Five Things Not Mentioned In the Library’s Mailer. Or Six.

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I’m happy to spread the word that the Pawlet Library Board is hosting an informational meeting about the $300,000 proposed elevator project, which will be on the town ballot for the March 3 vote.

A letter announcing this was sent this week to every Pawlet resident, but for those who may have missed it, the meeting is from 2-4 PM on Sunday February 9th. (I almost missed it myself. Strangely enough, my flyer got lost in the mail.)

Seen this yet?

As a long-time library supporter who spent years on the Pawlet Projects Committee organizing and fundraising for the library renovation, as well as a former Library Board member, I feel that the more information we have about a proposed construction project for the library, the better.

To that end, there are some things that should be noted that are not mentioned in the library’s mailing that I think are important to know. Here they are, in no particular order:

1. The Library Board is not unanimous in its support of this proposed project.

2. The Select Board is not in unanimous support of this project.

3. No one had ever complained about access to the lower level room.

4. The library is currently to code and ADA accessible.

5. Grants will not pay the full cost.

6. The roads of Pawlet are in extreme disrepair.

Let’s take these points one at a time:

1. The Library Board is not unanimous in its support of this proposed project. The letter sent out is signed by four out of five Library trustees. The one omitted is the one dissenting member. That member is Marty Kravitt, whose design for the original library renovation in 2002 was given as a donation to the town, and later won an award from the Preservation Trust of Vermont.

(Would you be surprised to know that his letter got inexplicably lost in the mail too?)

2. The Select Board is not in unanimous support of this project. In fact, over the last year only one Select Board member has expressed continuous support of the library elevator and that is Ed Cleveland.

Ed Cleveland, you’ll recall, is the Selectman who responded to the library board’s concern about falling snow on the handicapped access ramp by hiring an architect from Rutland and spending over $12,000 of the town’s money to date on plans. The resulting proposed solution would put in an elevator to the basement, as well as adding a bathroom and kitchenette. This is how we mitigate falling snow?

But if the Select Board doesn’t support it, why is it on the ballot? you might ask. With the exception of Ed Cleveland, none of the members of the Select Board seem prepared to fully support or oppose the project- by putting it on the ballot they are, it seems, acting in the time-honored tradition of “passing the buck.”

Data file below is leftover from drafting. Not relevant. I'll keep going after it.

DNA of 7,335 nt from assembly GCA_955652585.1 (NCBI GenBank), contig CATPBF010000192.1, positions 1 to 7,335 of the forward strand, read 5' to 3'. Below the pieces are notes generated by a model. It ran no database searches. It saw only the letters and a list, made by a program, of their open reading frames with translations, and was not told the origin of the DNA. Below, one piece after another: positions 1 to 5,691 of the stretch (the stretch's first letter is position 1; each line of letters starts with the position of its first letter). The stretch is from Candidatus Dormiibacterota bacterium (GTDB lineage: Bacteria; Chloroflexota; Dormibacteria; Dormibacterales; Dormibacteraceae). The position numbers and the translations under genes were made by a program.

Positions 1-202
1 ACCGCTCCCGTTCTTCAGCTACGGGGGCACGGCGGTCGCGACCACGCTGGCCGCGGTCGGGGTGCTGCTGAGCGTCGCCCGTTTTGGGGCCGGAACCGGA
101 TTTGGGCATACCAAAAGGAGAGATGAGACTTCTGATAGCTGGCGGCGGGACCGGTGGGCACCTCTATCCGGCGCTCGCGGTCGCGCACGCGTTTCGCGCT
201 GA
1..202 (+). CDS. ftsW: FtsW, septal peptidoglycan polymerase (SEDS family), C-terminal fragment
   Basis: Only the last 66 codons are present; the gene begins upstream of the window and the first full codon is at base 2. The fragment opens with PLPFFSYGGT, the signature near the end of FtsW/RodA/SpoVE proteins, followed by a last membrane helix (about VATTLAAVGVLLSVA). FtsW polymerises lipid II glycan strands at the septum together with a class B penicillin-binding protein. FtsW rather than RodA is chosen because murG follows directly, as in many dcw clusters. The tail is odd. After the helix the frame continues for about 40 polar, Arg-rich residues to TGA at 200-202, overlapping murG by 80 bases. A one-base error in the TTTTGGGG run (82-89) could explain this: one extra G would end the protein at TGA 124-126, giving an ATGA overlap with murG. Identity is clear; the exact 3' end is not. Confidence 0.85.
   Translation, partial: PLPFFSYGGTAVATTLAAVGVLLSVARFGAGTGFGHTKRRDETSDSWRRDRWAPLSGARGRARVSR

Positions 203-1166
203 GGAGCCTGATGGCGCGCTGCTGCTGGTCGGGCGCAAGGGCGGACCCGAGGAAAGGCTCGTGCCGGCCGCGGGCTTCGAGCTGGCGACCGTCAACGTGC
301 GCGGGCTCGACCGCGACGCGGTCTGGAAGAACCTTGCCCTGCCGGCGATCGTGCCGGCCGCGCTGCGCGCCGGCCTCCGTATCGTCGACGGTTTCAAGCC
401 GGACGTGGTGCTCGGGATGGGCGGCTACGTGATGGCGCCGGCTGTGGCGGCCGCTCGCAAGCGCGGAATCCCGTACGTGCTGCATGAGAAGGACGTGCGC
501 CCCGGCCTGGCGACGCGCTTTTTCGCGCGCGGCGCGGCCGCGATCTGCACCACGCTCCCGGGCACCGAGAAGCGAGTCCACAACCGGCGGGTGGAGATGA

3. No one had ever complained about access to the lower level room. I know because I asked at the Select Board meeting of Dec. 18 2018 and it is recorded in the minutes of that meeting. It was only several months after that fact was pointed out that reportedly two letters of complaint materialized.

Excerpt from the Select Board meeting minutes of Dec. 18, 2018

4. The library is currently to code and ADA accessible. The problem is not the access ramp, the problem is falling snow on the access ramp. There are other improvements that have been proposed to address this problem: roof snow guards or a ramp roof. Either of these alternatives would be a fraction of the cost of the proposed elevator.

At the same time, nowhere in the proposed plan is any mention made of another very real problem: the library’s crumbling front steps. Again, re-pouring concrete steps would be a fraction of the cost of the elevator proposal, and it’s something which- unlike the elevator- everyone seems to agree is desperately needed. Wouldn’t it be ironic if we spent $300,000+ to put in an elevator in the building rear, only to have a lawsuit brought against the town from someone who fell down the front steps?

5. Grants will not pay the full cost. The library pamphlet makes much of the possibility of grants to fund a portion of the project costs, but it is important to note that grants are hard to get and none are guaranteed. In addition, most of these grants are matching grants, meaning the town will have to come up with a matching amount of money to whatever grant is awarded.

6. The roads of Pawlet are in extreme disrepair. Considering a project of this cost when residential roads lie impassible, residents are unable to get to work or school, and 65% percent of the highway budget is already gone for the fiscal year­— when the Select Board is literally arguing over pennies on the tax rate to buy road gravel— is unconscionable.

Lastly, I’d just like to mention a story I heard recently. I heard the other day about a person who said they would vote in favor of the library project because “we are Library People.” I too, am a Library Person. I took my children to the library for years to story-time, to Miss Dot’s Ballet classes, and to events like the holiday craft fair. I organized a birthday party to celebrate when the tenth anniversary of the library’s new home came around and I even baked the cake. I’ve donated time, money, books, toys and artwork to the library.

I am deeply saddened by the divisiveness of this issue, and I would like to dispel the notion that just because one opposes a particular proposal for the library, it means they don’t love the library. That’s like saying: if you don’t love the fact that our road crew is underfunded, then you must not love Pawlet. No- far from it. If you love something, and have an opinion about it, then I feel it is your obligation to get out there and fight for what you think is right, and makes sense.

This is why I argue we should Vote NO on Article 1 on March 3, because the library does need a solution, but this is not the right one.